'You can't show any behaviour on a TV ad that would be illegal on a government road'.

The Federal Chamber of Automotive Industries (FCAI) has promised to review current automotive advertising standards, after complaints from a long-time road-safety activist.

Harold Scruby, Pedestrian Council of Australia chief executive, recently raised concerns about Ford's latest Ranger Raptor campaign, which involves the pumped-up dual-cab running at high speed off-road. The ute also gets airborne throughout the ad.

Speaking with Neil Mitchell on 3AW, the outspoken road-safety campaigner suggested the ad "is all about dangerous driving and speed".

"You can't show any behaviour on a TV ad that would be illegal on a government road," he told the radio host.

The code doesn't allow for "unsafe driving, including reckless and menacing driving that would breach... the law of any state or territory", with provisions for off-road driving as well.

REVIEW: Paul Maric puts the Ford Ranger Raptor through its paces

According to Scruby, the problem extends beyond just the Raptor advertisement – and international ads are, apparently, at its core.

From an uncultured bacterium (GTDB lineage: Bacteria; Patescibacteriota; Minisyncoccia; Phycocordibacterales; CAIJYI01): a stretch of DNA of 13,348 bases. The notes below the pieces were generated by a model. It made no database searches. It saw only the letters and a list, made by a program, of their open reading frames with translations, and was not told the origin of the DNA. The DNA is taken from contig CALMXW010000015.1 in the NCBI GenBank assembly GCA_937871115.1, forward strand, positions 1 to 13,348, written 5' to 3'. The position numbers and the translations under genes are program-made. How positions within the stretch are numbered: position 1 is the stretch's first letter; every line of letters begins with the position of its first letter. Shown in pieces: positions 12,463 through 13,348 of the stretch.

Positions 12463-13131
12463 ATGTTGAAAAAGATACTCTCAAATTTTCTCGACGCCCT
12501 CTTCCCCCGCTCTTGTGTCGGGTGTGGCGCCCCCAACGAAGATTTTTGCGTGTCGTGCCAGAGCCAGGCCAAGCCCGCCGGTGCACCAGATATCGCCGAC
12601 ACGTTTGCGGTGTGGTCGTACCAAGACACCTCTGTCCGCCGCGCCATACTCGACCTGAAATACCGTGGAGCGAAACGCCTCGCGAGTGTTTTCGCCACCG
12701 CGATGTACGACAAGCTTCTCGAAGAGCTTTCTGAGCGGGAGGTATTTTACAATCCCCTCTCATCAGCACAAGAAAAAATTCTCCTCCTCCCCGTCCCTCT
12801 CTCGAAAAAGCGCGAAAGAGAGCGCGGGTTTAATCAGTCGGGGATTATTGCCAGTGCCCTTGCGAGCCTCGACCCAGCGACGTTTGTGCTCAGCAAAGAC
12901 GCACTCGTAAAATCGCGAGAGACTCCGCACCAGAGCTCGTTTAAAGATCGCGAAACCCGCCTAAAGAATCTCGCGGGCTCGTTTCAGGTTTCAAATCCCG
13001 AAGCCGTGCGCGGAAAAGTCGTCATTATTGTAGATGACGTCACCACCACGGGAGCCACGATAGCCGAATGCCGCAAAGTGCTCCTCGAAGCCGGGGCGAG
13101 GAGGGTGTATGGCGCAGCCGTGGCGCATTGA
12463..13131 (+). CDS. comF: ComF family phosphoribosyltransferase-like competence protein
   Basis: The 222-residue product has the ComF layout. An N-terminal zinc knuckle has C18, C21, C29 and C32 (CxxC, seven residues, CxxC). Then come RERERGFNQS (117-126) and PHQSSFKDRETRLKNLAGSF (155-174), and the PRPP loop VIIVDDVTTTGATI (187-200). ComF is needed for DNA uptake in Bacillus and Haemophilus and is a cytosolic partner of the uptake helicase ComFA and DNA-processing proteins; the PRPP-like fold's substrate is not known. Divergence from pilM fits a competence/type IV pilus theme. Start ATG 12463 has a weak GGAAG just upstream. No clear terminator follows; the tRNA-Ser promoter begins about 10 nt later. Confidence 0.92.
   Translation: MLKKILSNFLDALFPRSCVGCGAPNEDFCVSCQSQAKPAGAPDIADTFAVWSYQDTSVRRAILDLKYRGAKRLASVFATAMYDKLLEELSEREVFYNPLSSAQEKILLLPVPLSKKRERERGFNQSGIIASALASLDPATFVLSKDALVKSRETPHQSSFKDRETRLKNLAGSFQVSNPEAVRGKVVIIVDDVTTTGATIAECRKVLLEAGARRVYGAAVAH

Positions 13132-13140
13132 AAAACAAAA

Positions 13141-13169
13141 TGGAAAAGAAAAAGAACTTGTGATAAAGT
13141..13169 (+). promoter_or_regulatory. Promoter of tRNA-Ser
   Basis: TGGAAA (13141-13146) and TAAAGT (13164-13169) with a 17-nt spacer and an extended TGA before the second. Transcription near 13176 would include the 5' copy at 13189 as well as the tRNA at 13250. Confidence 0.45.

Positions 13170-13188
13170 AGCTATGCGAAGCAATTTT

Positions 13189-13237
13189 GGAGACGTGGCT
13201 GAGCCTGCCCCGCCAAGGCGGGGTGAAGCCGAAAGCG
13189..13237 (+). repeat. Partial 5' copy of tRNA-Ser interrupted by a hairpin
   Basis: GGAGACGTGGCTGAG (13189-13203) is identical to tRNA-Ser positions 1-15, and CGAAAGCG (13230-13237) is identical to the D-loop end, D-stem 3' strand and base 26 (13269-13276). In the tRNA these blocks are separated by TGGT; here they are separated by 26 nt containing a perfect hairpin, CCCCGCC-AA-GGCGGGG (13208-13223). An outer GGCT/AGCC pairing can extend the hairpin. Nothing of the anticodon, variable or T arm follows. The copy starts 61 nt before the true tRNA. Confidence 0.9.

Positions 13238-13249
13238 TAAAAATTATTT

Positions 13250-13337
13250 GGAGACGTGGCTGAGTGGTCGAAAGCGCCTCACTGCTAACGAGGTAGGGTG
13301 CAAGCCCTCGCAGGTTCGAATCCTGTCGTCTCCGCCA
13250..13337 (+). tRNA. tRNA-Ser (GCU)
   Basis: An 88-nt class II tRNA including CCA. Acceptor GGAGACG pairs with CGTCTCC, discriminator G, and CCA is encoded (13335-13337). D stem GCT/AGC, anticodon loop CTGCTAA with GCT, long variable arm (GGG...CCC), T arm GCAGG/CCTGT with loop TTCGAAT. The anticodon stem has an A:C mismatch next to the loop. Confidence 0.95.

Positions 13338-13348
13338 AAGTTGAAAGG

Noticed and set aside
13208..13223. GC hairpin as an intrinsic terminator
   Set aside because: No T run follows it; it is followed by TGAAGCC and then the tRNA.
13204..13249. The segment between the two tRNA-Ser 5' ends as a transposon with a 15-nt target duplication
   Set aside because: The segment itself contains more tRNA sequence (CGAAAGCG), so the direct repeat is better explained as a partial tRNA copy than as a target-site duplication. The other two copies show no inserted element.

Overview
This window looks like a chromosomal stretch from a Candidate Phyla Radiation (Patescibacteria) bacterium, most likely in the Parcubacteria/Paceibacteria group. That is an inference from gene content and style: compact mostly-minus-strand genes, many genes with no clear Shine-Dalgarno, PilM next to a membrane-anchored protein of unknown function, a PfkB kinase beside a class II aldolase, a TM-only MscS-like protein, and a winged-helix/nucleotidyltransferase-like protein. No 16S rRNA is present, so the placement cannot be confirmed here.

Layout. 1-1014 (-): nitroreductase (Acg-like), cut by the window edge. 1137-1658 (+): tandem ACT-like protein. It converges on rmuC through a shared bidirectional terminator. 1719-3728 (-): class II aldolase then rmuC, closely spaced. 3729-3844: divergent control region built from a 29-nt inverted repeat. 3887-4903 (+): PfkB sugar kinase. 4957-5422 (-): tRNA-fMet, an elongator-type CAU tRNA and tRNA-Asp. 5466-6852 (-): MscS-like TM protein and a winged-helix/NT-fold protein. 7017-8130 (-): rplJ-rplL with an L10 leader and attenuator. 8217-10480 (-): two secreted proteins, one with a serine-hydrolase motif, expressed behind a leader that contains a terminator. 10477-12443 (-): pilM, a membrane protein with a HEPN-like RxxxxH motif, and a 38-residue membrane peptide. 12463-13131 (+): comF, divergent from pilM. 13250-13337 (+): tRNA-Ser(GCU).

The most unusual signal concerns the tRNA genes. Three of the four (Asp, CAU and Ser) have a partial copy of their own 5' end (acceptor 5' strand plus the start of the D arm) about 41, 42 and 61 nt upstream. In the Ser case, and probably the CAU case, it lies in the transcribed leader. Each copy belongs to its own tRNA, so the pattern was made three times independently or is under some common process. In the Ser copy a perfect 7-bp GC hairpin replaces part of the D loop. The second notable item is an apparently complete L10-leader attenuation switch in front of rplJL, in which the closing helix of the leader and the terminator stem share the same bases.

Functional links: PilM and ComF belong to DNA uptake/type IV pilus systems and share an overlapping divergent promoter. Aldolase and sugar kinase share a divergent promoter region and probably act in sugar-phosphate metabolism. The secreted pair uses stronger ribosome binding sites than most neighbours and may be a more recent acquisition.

“The problem is international ads have been allowed on our TVs,” he said. “They bring them in, they know it takes four weeks for a complaint to be reviewed and they know within three weeks the campaign is over."

A spokesperson from the FCAI said the "Voluntary Code of Practice for Motor Vehicle Advertising is periodically reviewed. Given it has been five years since the last review, the FCAI will consider a further review at an appropriate time".

The code was developed in 2002, and was last reviewed in 2013. In past, it's seen advertisements for the BMW i3 and Lexus LC500 pulled from the air for offences as small as describing cars as a beast.

There are some ways to get around the code, though. The new Volkswagen Amarok Ultimate 580 is currently being advertised with a tongue-in-cheek campaign that leaves just enough to the imagination...